Jesus leaps in the tomb and the Simnel cake leaps in the oven. You don't have to be Christian to celebrate Easter, that good pagan feast. The body-hating myth on which I was brought up, of a father god sacrificing his son to tortured death to save wicked humanity from burning in hell, no longer appeals. As a heretic, I prefer joy to guilt, want to replace the fires of hell with the fires of grills, and to roast a lamb, cook a feast, simply to celebrate the coming of spring. Radical feminist cooks, welcoming Eostre, goddess of March madness and fertility, can go one further and sing the children's nursery rhyme about hot cross buns: only if you have no daughters do you give them to your sons. Poor sons. As a socialist, I demand buns for all.
Easter takes off from the great Jewish feast of Passover, commemorating the exodus from Egypt. The French word Pâques derives from the Greek Paskha and the Hebrew Pesach, meaning "passage". The Council of Nicaea decided in 325AD that Easter falls on the Sunday after the first full moon following the spring equinox. The church fathers also instituted Lent and then, inspired by the party-loving Jesus, the early Christian women cooks (or priestesses) suggested marking the end of the fasting period by making a great lunch.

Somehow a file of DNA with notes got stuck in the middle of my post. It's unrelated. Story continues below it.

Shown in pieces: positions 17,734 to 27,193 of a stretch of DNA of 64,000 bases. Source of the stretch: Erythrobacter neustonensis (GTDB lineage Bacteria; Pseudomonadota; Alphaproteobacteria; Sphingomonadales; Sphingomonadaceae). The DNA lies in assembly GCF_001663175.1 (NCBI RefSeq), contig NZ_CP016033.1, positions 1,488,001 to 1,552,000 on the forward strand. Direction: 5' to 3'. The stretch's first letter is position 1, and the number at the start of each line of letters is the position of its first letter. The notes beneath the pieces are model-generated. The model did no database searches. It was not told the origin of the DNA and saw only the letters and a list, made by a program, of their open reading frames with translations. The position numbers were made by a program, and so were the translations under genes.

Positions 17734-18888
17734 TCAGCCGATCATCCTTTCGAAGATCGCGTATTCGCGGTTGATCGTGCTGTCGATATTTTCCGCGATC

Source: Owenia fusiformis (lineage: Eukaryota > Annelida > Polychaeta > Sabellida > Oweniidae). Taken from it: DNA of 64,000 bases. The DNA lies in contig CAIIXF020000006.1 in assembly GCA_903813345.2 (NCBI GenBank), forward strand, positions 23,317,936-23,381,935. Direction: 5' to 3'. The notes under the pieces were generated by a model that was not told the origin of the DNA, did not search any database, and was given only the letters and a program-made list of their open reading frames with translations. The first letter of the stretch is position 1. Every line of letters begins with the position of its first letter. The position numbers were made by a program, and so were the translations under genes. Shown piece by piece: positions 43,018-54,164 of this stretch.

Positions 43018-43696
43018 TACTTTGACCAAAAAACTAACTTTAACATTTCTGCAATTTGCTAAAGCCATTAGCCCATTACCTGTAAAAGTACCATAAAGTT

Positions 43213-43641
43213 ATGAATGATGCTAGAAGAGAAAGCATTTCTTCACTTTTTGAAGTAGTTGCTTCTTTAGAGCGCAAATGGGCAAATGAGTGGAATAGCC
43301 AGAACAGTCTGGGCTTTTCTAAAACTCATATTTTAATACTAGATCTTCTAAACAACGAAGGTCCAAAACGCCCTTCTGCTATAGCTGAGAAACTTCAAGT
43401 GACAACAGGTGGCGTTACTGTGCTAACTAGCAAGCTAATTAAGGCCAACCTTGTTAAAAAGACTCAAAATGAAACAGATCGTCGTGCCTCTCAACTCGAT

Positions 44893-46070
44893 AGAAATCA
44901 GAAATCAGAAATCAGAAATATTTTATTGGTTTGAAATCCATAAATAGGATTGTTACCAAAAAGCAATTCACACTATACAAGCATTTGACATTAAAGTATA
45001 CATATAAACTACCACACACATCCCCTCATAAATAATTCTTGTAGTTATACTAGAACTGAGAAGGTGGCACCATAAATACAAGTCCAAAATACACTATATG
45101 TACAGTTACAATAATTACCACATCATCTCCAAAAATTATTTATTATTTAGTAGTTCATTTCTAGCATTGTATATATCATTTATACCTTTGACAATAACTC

That apocryphal book of the Bible, the Larousse Gastronomique, instructs us to cook the paschal omelette preferably with eggs laid on Good Friday. The main course, in the French countryside, is usually garlicky roast lamb, often accompanied by haricot beans moistened with gravy. My Anglican father and Catholic mother, who loved arguing about whether Bloody Mary or Elizabeth I killed more martyrs, equally loved debating the merits of bloody or well-cooked lamb. Recipes were not canonical: quelle horreur.
The names of French Easter cakes and pastries sing out songs of praise for vanished culinary genius: pognes and pompes in Provence, Savoie and Lyons; cavagnats in Menton; darioles in Reims; flônes in the Aveyron. The very words get the juices flowing. That's what poetry does. The Easter bread itself, the host of Holy Communion, is austerely made of rice flour - a thin, papery disc. Traditionally, the enclosed Carmelites stamp these out. (A terrific photo of that revered Carmelite saint, Thérèse of Lisieux, shows her glowering at the Host-stamping machine in her convent.) You're not supposed to enjoy eating the Host; you just let it dissolve on the roof of your mouth. Any juices flowing are metaphorical only. Last week, however, at the Instituto Cervantes, I witnessed a chef, Firo Vázquez, give his audience a new sort of Communion. He had printed on to rice paper, with squid ink, the text of Don Quixote. We tore off pages and devoured Spain's holy book. Heretical or just enthusiastic?